One of the most effective ways to establish a productive classroom environment is learning what your students want to be called in the classroom–both their names and pronouns.
Use of student names has been shown to build classroom community, increase student engagement by helping them feel more comfortable, make students feel more accountable to the instructor, ensure students are comfortable seeking help, and increase student satisfaction with a course (Cooper et. al 2017, Murdoch et. al 2018, O’Brien et. al 2014). While instructors can feel like learning student names takes valuable time away from class, its benefits to student learning are greater than covering more content. Failure to know or correctly pronounce student names has been tied to implicit bias and feelings of alienation among students, particularly for students with ethnically distinct names (Mitchell 2016 and Ohuabunwa 2021). While this failure can seem unavoidable in larger classes, it need not be. Research on the use of nametents on desks, for example, indicates that a student’s mere perception that an instructor knows their name can help them feel valued and increase classroom engagement (Cooper et. al 2017). Knowing and expressing a desire to learn student names can reinforce an instructor’s commitment to inclusivity and solicit more focus from students in classrooms large and small (Tanner 2013).
Using someone’s correct pronouns is one of the most basic ways to show respect for their identity. Being seen and respected impacts students’ well-being and ability to engage in learning environments. An increasing number of young adults hold nonbinary identities (Connolly, Zervos, Barone, Johnson, & Joseph, 2016; James et al., 2016). Misgendering by peers, faculty, and advisors is a common stressor for students with nonbinary identities (Goldgerg et al., 2019). Students appreciate instructors who invest time in learning their pronouns and names, which can lead to a greater sense of belonging in the classroom.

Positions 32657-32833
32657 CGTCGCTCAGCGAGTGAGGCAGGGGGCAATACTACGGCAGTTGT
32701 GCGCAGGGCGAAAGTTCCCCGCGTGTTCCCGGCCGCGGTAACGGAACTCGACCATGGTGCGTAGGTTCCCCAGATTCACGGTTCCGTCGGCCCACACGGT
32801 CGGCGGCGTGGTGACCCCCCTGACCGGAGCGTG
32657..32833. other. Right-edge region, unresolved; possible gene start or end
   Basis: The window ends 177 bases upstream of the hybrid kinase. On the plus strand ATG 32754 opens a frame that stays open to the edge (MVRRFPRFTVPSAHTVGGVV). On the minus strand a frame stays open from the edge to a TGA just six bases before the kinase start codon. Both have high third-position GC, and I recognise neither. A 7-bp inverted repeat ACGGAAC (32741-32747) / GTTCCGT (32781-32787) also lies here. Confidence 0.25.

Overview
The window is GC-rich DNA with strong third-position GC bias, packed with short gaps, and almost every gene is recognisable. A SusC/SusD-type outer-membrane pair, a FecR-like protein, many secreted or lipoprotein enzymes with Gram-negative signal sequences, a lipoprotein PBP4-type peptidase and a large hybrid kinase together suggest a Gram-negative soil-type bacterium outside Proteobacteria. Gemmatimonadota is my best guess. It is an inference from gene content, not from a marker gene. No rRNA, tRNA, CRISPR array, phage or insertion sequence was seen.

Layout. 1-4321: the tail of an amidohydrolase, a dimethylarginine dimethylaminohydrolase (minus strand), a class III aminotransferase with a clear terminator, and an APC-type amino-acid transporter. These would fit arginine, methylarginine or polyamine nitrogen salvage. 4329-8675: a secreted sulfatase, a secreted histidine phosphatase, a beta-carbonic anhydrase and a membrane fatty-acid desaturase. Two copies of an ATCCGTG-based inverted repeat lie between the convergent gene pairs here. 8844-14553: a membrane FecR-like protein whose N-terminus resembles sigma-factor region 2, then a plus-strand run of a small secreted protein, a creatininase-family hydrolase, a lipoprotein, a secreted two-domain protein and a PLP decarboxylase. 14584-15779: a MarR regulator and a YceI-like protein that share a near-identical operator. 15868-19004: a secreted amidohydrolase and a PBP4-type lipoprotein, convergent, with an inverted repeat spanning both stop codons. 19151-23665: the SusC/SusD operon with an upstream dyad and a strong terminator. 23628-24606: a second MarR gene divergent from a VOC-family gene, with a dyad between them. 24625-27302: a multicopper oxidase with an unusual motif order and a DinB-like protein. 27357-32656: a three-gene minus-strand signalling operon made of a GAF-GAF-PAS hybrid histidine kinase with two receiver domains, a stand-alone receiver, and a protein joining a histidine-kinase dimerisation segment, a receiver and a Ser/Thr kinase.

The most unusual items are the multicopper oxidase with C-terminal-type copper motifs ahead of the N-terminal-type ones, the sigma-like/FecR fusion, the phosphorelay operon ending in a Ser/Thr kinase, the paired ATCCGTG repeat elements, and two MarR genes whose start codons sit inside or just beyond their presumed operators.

Suggestions for Learning and Using Student Names
For all classes
Use the Canvas tool, Photo Roster, to review student names, pronouns, and Yale ID photos. Consider that some students’ legal names in Canvas may not reflect the name that they use, and their photos may not depict their current appearance and identity. Avoid unintentionally deadnaming a student, which is the the act of calling a transgender person by a birth or legal name that they no longer use.
Recommend to your students the use of NameCoach, a Yale community service that invites users to record the pronunciation of their name and share their pronouns. For students who use the service, a small audible icon will appear next to their name in the Yale online directory.
Suggest to your students to update their pronouns in Canvas. Because only instructors can access Photo Roster in Canvas, the NameCoach icon will only be visible to them. If students want their peers to know their pronouns, then additionally setting them in Canvas for all to see is an option.
Model inclusion as an instructor by recording your name and pronouns in NameCoach and adding the icon to your email signature line. On the first day of class, pronounce your full name and share your pronouns with your students (and on your syllabus).
When making a mistake by misgendering a student, briefly apologize, give reassurance that you’re working on it, and then follow through with your efforts.
Visit the website for the Yale Office of LGBTQ Resources including their resources on pronouns.